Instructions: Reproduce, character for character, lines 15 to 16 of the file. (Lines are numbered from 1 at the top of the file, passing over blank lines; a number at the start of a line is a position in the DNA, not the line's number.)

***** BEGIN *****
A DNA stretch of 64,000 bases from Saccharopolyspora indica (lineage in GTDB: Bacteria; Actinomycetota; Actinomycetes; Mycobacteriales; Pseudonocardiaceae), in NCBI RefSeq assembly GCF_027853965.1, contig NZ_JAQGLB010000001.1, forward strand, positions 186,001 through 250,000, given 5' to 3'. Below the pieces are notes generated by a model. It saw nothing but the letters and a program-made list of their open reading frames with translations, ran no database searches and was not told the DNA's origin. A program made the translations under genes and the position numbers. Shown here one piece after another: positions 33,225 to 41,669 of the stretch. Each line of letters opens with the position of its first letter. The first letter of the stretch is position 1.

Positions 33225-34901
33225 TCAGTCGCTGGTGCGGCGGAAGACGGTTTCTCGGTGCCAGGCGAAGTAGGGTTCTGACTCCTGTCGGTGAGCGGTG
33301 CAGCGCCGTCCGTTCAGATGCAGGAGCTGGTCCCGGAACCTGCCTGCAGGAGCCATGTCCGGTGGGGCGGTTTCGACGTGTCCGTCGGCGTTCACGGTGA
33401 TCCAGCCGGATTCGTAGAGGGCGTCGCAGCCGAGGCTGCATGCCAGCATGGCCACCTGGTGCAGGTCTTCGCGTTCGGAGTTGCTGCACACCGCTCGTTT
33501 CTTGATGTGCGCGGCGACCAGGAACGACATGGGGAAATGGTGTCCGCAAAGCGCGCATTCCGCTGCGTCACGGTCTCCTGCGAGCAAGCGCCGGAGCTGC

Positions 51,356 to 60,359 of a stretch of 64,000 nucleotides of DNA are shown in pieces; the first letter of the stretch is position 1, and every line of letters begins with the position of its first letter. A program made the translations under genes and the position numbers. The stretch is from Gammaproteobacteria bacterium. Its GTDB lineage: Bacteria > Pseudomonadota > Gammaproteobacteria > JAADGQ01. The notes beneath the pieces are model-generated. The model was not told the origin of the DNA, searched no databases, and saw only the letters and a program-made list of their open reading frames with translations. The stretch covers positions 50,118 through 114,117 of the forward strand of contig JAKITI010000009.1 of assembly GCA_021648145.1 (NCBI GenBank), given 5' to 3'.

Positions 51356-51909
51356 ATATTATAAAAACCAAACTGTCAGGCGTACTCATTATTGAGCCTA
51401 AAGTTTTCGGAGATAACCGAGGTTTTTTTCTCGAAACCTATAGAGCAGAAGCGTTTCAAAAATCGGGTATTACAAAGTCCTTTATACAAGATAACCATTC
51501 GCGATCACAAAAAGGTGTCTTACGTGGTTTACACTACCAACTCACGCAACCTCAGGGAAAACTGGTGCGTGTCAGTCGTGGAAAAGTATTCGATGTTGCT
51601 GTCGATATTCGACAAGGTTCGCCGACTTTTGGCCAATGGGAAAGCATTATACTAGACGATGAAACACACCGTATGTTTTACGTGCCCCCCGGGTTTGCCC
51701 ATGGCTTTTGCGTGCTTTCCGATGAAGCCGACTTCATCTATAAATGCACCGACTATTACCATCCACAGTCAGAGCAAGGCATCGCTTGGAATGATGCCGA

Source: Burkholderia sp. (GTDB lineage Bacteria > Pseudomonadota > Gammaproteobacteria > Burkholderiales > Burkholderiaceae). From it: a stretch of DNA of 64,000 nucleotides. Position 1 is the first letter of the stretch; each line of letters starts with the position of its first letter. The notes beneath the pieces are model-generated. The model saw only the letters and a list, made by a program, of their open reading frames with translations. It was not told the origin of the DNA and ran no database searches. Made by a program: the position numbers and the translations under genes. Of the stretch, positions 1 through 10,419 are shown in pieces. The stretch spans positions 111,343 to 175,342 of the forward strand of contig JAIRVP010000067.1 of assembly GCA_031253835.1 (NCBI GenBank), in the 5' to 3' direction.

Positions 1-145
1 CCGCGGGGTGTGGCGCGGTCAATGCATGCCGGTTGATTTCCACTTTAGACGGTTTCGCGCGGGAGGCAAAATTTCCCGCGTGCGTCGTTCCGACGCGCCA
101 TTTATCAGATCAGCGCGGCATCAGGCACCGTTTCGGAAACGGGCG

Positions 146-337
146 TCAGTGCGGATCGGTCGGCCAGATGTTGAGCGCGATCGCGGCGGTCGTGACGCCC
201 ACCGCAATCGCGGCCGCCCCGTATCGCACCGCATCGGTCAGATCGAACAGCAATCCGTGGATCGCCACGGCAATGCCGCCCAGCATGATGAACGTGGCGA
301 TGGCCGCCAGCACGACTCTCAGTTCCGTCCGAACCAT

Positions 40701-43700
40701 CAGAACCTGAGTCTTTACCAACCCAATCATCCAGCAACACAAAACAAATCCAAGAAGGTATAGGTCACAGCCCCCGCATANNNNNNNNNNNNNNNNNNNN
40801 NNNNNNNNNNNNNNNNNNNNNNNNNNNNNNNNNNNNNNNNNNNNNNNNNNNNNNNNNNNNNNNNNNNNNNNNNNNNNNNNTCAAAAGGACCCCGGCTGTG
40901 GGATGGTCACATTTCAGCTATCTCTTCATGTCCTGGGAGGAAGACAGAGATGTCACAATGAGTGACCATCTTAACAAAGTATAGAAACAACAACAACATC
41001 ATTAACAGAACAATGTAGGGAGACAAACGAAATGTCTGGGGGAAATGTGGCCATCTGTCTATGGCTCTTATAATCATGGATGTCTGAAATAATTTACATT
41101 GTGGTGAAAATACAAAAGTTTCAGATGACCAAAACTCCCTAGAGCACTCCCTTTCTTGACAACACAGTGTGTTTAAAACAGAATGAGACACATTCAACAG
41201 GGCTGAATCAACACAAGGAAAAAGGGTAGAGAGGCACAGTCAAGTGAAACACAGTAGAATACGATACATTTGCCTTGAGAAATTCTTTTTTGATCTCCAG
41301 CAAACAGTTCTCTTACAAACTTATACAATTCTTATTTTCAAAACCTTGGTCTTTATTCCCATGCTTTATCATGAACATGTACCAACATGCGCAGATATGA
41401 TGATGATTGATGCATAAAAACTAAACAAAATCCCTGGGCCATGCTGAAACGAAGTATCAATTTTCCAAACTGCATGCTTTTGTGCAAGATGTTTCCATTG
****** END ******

Positions 1-145
1 CCGCGGGGTGTGGCGCGGTCAATGCATGCCGGTTGATTTCCACTTTAGACGGTTTCGCGCGGGAGGCAAAATTTCCCGCGTGCGTCGTTCCGACGCGCCA